But that’s not to say that introducing Robarts Common into the mix was simple — especially since the original goal was to build something quickly with minimal disruption to Robarts proper. At ground level, the east side of Robarts Library functions as the building’s loading dock, and a lot of mechanical infrastructure had been buried below this important access route. In other words, any new construction on this side of Robarts could only make very limited contact with the ground. The solution? A bridge-like structure that touches down at either end of the loading dock and then cantilevers above it.

The Robarts Common addition to the Robarts Library at the University of Toronto by Diamond Schmitt Architects
Photo by Tom Arban, courtesy of Diamond Schmitt

In turn, Robarts Common’s most exciting elevation is on Huron Street, where its five-storey height makes for a comfortable buffer between the colossal tower behind it and the shorter residences across the street. From certain viewpoints, several of the new building’s interior details — visible through glass that alternates between semi-reflective and fully transparent depending on the time of day — line up perfectly with elements of their adjoining structure. For instance, when viewed from far enough back on Glen Morris Street, the wooden boxes that seem to be floating inside Robarts Common lie on the same axis as the concrete bays above them.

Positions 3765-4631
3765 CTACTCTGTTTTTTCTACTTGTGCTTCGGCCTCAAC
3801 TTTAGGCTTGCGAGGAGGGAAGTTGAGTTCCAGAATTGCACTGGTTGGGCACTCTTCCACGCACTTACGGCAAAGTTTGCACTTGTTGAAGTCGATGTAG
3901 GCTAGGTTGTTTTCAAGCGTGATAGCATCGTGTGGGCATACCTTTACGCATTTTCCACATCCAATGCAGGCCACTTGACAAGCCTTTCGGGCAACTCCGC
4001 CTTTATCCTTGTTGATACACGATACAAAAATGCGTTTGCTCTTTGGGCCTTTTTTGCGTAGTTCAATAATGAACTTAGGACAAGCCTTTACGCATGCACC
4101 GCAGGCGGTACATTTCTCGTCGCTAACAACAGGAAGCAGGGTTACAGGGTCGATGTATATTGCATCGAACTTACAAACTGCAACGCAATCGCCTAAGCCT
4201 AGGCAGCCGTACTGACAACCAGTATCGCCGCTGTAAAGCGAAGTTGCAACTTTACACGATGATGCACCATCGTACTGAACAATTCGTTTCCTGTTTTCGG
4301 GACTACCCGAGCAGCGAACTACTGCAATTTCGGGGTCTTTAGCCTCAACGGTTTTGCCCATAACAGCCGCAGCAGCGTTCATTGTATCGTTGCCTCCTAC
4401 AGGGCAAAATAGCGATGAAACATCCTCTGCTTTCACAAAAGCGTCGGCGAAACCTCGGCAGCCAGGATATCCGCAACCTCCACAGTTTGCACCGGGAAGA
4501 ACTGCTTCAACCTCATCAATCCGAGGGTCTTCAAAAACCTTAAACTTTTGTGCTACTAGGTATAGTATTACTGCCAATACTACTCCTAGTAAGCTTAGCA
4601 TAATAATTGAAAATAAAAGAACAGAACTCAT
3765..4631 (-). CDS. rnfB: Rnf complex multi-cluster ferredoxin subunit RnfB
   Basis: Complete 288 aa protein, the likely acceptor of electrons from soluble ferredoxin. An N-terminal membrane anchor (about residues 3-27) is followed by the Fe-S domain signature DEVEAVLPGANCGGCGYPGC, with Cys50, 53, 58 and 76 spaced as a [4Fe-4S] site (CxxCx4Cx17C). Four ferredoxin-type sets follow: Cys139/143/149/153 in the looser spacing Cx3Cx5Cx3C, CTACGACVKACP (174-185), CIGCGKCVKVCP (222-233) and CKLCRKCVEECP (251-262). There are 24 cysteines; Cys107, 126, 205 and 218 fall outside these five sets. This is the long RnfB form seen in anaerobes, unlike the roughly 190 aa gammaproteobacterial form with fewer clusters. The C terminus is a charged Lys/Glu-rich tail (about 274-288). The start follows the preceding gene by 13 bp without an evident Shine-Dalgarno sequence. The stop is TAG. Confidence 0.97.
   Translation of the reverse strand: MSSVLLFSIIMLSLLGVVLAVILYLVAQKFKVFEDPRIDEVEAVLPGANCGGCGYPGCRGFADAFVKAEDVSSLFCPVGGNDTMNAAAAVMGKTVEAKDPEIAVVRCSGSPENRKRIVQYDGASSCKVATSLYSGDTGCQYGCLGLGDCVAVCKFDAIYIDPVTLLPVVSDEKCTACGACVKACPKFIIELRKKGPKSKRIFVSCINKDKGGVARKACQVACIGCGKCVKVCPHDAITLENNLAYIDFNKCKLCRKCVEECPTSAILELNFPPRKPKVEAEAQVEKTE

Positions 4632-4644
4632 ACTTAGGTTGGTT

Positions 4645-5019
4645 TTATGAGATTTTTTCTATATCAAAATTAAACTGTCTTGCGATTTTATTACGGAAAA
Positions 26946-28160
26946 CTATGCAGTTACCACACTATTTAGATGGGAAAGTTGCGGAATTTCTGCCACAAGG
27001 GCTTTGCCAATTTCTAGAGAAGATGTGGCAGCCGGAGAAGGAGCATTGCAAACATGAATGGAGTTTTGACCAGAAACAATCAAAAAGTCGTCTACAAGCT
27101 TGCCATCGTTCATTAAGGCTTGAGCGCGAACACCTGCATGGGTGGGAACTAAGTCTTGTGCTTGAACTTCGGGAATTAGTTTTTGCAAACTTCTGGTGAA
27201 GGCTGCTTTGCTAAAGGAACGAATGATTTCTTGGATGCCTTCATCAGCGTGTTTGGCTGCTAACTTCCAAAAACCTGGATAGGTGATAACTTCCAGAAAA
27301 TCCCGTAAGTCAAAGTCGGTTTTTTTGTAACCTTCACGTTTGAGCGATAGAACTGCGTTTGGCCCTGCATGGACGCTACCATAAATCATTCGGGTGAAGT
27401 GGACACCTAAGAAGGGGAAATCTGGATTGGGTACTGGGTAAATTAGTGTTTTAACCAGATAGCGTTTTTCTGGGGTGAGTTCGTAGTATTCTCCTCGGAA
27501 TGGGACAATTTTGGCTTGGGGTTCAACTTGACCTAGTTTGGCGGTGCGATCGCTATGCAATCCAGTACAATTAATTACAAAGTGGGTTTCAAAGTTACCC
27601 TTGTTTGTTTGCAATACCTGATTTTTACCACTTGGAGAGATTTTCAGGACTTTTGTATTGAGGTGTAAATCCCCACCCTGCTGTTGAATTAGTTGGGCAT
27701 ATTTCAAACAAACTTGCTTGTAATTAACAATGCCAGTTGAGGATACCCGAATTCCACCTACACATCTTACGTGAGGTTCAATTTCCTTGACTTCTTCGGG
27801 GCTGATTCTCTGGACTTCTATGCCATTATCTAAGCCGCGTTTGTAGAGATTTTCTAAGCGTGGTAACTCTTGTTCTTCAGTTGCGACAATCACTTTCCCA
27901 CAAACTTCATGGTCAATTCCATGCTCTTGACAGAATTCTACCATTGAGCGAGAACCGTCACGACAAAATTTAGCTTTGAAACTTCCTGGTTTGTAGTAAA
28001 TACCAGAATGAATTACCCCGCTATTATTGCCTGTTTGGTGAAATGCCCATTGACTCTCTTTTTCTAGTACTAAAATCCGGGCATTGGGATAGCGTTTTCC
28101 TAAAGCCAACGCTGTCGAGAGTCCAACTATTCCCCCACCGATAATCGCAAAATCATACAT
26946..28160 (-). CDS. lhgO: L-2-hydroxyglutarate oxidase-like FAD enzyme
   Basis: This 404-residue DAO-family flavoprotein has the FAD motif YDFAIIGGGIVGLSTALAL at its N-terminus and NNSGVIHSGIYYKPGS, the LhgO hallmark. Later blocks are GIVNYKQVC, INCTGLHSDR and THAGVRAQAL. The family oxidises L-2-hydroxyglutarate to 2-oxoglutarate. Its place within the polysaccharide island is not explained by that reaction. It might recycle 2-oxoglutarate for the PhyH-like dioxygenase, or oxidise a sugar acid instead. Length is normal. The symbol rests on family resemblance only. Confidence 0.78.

Other aspects of Robarts Common continue to play with ideas of harmony and dissonance. On the right side of the building’s western elevation, interior cross beams run in parallel to the sloped edge of one of the faceted building’s five faces. On the left, another section of the facade follows a steeper slope, placing the beams behind it at a clashing angle. It’s a bit aggressive — but then again so are many of Robarts Library’s own sharp projections.

The Robarts Common addition to the Robarts Library at the University of Toronto by Diamond Schmitt Architects
Photo by Doublespace, courtesy of Diamond Schmitt